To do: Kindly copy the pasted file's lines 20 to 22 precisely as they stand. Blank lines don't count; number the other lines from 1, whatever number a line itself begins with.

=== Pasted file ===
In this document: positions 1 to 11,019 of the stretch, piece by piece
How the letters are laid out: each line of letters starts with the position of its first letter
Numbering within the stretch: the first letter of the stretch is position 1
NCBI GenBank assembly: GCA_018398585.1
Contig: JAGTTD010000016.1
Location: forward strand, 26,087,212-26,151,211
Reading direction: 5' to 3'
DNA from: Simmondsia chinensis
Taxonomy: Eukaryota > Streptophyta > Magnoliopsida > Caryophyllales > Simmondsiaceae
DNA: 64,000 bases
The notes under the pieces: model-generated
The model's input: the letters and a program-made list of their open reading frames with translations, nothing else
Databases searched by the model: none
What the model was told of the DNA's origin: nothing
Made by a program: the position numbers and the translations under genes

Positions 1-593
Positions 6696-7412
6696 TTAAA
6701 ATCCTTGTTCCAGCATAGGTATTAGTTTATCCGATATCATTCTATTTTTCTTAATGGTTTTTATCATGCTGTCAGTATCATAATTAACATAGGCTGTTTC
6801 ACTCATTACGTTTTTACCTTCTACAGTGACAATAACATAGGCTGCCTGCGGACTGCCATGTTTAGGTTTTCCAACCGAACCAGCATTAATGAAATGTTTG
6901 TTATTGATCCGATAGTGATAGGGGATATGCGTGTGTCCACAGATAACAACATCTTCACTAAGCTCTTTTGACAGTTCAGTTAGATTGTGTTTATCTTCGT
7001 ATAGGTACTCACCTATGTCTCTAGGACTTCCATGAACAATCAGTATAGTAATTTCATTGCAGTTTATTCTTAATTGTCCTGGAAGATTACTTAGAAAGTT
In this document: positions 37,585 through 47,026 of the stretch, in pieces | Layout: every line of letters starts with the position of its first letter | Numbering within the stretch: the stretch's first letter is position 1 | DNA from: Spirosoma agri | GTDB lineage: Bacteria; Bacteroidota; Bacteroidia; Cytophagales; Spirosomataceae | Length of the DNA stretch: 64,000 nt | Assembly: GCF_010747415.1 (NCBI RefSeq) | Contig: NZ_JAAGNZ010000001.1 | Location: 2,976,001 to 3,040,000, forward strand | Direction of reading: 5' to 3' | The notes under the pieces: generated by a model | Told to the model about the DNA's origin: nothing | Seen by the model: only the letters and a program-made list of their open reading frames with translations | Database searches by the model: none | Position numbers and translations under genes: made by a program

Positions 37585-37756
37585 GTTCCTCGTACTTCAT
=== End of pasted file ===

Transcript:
6801 ACTCATTACGTTTTTACCTTCTACAGTGACAATAACATAGGCTGCCTGCGGACTGCCATGTTTAGGTTTTCCAACCGAACCAGCATTAATGAAATGTTTG
6901 TTATTGATCCGATAGTGATAGGGGATATGCGTGTGTCCACAGATAACAACATCTTCACTAAGCTCTTTTGACAGTTCAGTTAGATTGTGTTTATCTTCGT
7001 ATAGGTACTCACCTATGTCTCTAGGACTTCCATGAACAATCAGTATAGTAATTTCATTGCAGTTTATTCTTAATTGTCCTGGAAGATTACTTAGAAAGTT